- Design of the PLUG-calorimeter based on Monte-Carlo simulation of its response and detailed construction of its elements to ensure the required characteristics and reliable of its operation under the H1 experimental conditions.

The project realization requires considerable efforts to make an optimal design of the calorimeter in the Research and Development Institute of Power Engineering (ENTEK) and to organize production of radiation hard plastic scintillates in the Joint Institute for Nuclear Research (JINR) and to develop and produce PMTs insensitive to magnetic field, in the Scientific Research Institute for Electronic Devices (SRIED). Project execution will allow one to transfer technologies commonly used earlier in the production of weapon of mass destruction, to development and production of special photoelectric devices used in base scientific researches.

Technical approaches to solve problems at different stages of the project are based on modern developments of design and production of PMTs insensitive to magnetic field, and radiation hard plastic scintillates.

It is planned to apply silicon fine mesh dynodes in the PMT production. That is a unique approach, which provides a better stability of PMT response in magnetic field, than ones caused by PMT with metallic fine mesh dynodes.

It is planned to apply the methods of injection molding; polymerization in blocks and extrusion using radiation hard dopiness In the process of production of radiation hard plastic scintillates.

The working environment in high energy physics research facilities such as applied in DESY, is usually tensioned by the fierce competitive nature of frontier international research, balanced by the need to select cost-effective solutions while maintaining acceptable performance standards. Aspects of this special environment have much in common with the market-oriented operating conditions. Thus, experience gained from this project should assist in the transition of the involved Russian enterprises to a market economy. The outcome of the collaboration has several benefits:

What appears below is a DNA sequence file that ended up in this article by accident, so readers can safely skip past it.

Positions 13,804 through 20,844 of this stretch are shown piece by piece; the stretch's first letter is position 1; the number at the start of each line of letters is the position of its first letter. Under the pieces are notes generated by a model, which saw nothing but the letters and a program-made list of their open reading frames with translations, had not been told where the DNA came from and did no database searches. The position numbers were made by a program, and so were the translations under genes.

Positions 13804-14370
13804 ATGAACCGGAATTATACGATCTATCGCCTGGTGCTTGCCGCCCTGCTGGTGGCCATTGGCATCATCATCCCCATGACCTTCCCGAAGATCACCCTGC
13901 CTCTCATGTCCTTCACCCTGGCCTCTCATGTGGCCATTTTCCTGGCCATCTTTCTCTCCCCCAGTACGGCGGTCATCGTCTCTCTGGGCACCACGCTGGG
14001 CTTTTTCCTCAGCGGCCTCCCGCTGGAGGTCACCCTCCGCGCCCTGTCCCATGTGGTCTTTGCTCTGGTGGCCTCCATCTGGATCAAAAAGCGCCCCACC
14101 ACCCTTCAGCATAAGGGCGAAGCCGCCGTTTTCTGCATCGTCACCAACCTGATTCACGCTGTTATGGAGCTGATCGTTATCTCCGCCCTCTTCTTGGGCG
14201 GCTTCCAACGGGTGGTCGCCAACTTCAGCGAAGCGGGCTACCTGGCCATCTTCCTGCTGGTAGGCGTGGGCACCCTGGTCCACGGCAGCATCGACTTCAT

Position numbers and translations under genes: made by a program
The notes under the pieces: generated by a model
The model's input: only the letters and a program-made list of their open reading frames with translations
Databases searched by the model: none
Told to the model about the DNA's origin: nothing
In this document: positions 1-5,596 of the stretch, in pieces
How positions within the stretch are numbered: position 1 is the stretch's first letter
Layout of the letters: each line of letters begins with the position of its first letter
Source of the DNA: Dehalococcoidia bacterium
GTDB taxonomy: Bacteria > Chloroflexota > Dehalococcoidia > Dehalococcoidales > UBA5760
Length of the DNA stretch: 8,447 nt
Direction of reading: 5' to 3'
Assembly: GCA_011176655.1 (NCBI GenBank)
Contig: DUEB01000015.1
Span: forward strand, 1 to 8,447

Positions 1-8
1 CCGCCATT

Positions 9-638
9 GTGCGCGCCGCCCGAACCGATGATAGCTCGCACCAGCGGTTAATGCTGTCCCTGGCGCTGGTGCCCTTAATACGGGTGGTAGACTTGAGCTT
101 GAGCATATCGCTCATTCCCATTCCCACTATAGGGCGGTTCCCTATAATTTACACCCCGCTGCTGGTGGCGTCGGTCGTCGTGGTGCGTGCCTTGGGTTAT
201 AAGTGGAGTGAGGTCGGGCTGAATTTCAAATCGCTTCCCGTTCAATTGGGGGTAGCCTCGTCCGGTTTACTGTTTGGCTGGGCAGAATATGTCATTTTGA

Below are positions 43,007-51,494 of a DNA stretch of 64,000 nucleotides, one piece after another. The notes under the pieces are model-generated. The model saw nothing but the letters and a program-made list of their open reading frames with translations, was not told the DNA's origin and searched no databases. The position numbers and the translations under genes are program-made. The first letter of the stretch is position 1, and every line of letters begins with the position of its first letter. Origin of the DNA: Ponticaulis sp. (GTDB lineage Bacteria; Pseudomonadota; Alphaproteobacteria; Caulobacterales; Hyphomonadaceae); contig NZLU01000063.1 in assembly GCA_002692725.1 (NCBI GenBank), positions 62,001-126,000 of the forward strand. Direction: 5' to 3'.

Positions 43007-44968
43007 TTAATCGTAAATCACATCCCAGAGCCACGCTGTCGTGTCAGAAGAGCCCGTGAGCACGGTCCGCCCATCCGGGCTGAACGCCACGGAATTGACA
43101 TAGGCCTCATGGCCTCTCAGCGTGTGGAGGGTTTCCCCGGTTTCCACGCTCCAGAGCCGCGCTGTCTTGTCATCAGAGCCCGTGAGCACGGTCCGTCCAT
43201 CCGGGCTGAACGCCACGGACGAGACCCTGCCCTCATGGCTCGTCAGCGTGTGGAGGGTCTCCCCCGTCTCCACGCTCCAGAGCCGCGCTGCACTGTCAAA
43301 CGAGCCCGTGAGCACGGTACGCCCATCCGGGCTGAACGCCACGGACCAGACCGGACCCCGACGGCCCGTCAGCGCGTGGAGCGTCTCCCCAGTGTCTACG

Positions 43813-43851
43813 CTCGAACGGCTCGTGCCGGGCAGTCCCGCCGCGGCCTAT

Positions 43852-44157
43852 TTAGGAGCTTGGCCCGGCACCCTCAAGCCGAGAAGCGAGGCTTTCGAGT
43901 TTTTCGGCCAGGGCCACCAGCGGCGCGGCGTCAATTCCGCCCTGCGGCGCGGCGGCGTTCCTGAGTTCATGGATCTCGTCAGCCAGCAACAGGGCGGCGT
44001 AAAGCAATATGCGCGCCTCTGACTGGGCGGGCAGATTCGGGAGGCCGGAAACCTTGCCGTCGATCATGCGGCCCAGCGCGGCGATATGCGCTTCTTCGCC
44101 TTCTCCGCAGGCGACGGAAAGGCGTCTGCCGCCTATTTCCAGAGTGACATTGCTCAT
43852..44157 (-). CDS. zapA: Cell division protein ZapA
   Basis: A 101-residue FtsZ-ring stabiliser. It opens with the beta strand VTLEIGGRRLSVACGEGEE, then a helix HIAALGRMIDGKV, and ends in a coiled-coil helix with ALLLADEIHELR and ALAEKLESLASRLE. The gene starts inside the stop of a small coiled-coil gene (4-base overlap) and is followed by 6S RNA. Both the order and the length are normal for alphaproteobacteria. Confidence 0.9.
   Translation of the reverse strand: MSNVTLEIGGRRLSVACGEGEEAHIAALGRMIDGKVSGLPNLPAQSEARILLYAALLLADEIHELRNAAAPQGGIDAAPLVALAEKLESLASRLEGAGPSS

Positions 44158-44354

- First, the hadron calorimeter will contribute considerably to an important international experiment, and will provide an excellent "shop-window" for the commercial capability of Russian military industry enterprises involved in the project.
- Second, the participation of Russian industry will allow the physicists and engineers of JINR Dubna, to participate equally and fully in the experimental program at DESY.
- Third, scientists and engineers from the Russian military industry enterprises will have gained expertise in the technology and construction disciplines current in the advanced market economies through the close co-operation with DESY and its collaborating institutions.
- Fourth, it may well lead to the commercial exploitation of new developed technologies for non-military products.

A successful collaboration on this project could pave the way for more lucrative collaborative projects connected to the construction and exploitation of the next large project at CERN - the Large Hadron Collider or LHC, STAR experiment at BNL etc.

The role of foreign collaborators:

Within the framework of the project DESY is responsible for organization of the calorimeter installation into the H1 set-up and for general management of the experiment. The DESY contributions to the project are the following:


- copper absorber plates;
- part of readout electronics and data acquisition system, which is common for the H1 calorimeters;
- base program support of the H1 data analysis system.